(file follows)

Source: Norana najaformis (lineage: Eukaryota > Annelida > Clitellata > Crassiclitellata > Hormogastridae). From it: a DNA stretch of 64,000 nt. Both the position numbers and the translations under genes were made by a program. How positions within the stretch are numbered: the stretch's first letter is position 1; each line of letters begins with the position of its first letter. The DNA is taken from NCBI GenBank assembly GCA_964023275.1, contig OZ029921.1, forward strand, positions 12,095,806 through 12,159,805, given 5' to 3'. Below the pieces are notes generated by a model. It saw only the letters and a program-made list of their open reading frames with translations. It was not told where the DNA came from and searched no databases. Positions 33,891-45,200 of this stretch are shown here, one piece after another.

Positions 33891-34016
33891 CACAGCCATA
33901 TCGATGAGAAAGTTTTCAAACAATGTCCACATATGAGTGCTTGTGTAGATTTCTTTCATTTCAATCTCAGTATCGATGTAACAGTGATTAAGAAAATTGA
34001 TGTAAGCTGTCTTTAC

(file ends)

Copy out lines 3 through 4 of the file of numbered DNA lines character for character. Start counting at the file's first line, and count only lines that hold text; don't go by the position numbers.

33891 CACAGCCATA
33901 TCGATGAGAAAGTTTTCAAACAATGTCCACATATGAGTGCTTGTGTAGATTTCTTTCATTTCAATCTCAGTATCGATGTAACAGTGATTAAGAAAATTGA